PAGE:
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Old 24-02-2010, 21:30   #1
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Mainsail Repairs & the Big SS Eyelet ?

Our main has developed a tear near the big SS eye, as seen in the photo.

We are going to repair the sail

How to best approach this first of many sail repairs that we need to do. If the eyelet was not there it would be a lot simpler. But as we need this sail, better take a big deep breath and dive righ in.

We have just bought a singer 20u for our home use.

The big SS eye, should we remove it or can we work around it ? The tear is mostly on one side.
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Old 24-02-2010, 22:44   #2
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ribbony - Hard to tell from photos, but it looks like your tear may have resulted from having an old sail with deteriorated fabric. If that is the case you need to replace the entire corner of the sail at the least. It also looks like the sail may need some restitching, perhaps all of it. The clew eye will need to be replaced if you replace the fabric in that area. I would recommend taking the sail to a sail loft and having it inspected by an expert. At least you will find out exactly what you're dealing with. It may turn out to be in pretty good condition, or it might be advisable to consider a new/used sail rather than trying to fix it.
While I'm at it -
The end of your reefing line should be secured to a fitting on the starboard side of the boom, then through the reef point and through the block on the port side. This will center the sail on the boom while reefed. Mounting the fitting just slightly aft of the reef point will help keep the sail stretched out properly while reefed.
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Old 24-02-2010, 23:53   #3
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Ribonny,

I think I see you have enough room left at the outhaul. If so, I would remove the ring and never put one back. I would buy one of those special clew eyes (titanium I think) that attach to the sail with Spectra webbing.
Remove the outer layer of dacron reinforcement and after repairing the tear, put new reinforcement pieces on. It's much better to shape it a circle-segment instead of the current triangle shape. Use a hot-knife for cutting the new pieces.

If you want to keep the eye, put Spectra webbing through it and stitch that on the sail at both sides so that the webbing distributes the pulling-force over a bigger area of the sail. I would use 3 pieces of webbing that way.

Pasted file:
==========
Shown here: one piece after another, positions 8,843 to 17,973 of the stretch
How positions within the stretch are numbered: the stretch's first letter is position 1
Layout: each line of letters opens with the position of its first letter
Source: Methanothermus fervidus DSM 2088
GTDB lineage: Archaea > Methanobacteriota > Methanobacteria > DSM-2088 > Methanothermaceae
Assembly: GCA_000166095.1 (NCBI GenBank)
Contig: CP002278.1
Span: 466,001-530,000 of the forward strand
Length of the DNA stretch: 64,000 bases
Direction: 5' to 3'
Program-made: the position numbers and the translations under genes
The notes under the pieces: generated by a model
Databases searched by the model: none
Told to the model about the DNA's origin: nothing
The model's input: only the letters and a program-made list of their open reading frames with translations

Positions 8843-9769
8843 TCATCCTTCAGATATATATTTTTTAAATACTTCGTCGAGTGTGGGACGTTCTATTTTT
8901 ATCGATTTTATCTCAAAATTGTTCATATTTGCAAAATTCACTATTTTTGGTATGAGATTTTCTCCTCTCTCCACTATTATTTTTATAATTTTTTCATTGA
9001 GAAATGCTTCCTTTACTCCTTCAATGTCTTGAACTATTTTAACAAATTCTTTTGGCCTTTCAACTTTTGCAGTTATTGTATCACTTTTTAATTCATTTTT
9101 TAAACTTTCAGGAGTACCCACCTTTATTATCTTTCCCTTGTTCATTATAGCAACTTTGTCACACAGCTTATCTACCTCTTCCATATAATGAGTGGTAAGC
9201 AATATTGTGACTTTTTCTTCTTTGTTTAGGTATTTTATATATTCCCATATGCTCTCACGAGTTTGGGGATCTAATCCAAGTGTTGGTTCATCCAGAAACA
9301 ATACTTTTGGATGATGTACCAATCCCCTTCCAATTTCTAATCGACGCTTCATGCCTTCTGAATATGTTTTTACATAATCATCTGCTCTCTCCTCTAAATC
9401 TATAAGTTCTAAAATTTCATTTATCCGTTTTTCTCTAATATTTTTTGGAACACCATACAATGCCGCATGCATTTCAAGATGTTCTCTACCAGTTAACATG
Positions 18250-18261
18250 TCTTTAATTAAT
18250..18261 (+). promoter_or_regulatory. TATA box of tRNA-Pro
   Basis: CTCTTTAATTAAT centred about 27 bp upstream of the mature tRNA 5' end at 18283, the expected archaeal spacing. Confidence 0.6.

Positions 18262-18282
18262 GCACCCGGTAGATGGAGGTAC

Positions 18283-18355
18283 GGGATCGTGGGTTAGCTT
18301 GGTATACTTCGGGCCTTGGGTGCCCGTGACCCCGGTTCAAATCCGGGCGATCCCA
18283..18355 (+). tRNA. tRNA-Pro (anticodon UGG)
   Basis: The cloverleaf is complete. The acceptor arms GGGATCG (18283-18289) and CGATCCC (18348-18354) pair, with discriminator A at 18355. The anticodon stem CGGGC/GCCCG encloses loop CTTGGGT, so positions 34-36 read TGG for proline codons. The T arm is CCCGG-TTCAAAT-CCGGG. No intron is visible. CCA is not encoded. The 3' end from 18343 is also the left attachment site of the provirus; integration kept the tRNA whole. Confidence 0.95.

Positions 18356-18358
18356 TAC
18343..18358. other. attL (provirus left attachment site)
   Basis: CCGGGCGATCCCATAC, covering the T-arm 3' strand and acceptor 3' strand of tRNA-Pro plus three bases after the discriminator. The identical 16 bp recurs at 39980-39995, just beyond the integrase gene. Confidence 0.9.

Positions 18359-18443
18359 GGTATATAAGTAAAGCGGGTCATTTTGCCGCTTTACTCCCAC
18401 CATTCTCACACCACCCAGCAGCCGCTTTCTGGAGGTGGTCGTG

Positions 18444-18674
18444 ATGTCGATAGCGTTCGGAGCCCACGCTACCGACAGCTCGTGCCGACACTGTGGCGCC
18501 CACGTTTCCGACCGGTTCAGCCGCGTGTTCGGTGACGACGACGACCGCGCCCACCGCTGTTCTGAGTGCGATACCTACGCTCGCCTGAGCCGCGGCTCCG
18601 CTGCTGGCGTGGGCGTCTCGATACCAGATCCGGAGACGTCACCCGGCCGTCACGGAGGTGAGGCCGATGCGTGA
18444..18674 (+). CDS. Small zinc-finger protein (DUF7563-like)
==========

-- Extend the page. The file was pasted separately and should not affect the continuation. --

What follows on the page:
About the reefs: there are many ways but only one can be the best ;-) Never attach a reefing line to a fitting on the boom when your sail is loose-footed because it can be ripped off. Take the end that is tied to the block off, bring it to the starboard side and down to the boom, take it under and around the boom (forward of the block, vertically straight under the reef eye in the sail) so that you are at the port-side again and next wrap it around the boom through the slot between boom and sail, back to starboard. Here, you meet the line again before it wrapped around the boom. Tie a tiny bowline eye around that standing part of the line. I always seize the end so that the bowline can't undo itself.

Now, the line is tied around the boom, goes straight up the sail at the starboard side, through the eye so it can pull the sail down, and then on the port-side down but also a bit aft through the block so that you also pull the sail back (acting like an outhaul).

ciao!
Nick.
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Old 25-02-2010, 00:51   #4
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Canvaswork and Sail Repair - Google Books




Another idea on the reefing line similar to Jedi's is go under the boom as described before from opposite the block and tie the bitter end to the captive pin on the block.
It must be fun trying to put in a reef with the bitter end tied around the sheave making lots of friction.
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Old 25-02-2010, 14:19   #5
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Wow. thanks for all the tips. The reefing ideas will have us looking at the set up and changing a few things. We had been wondering why there was no attachment on the other side of the boom for the reefing line, never thought to pass it under, duuur ! I had not noticed that the line was tied on around the pulley, just as well you all noticed it

We have picked up an old main that is made of a laminate like kelar and has a SS ring held in place with three tapes. Will look at that in more detail to see how that was installed.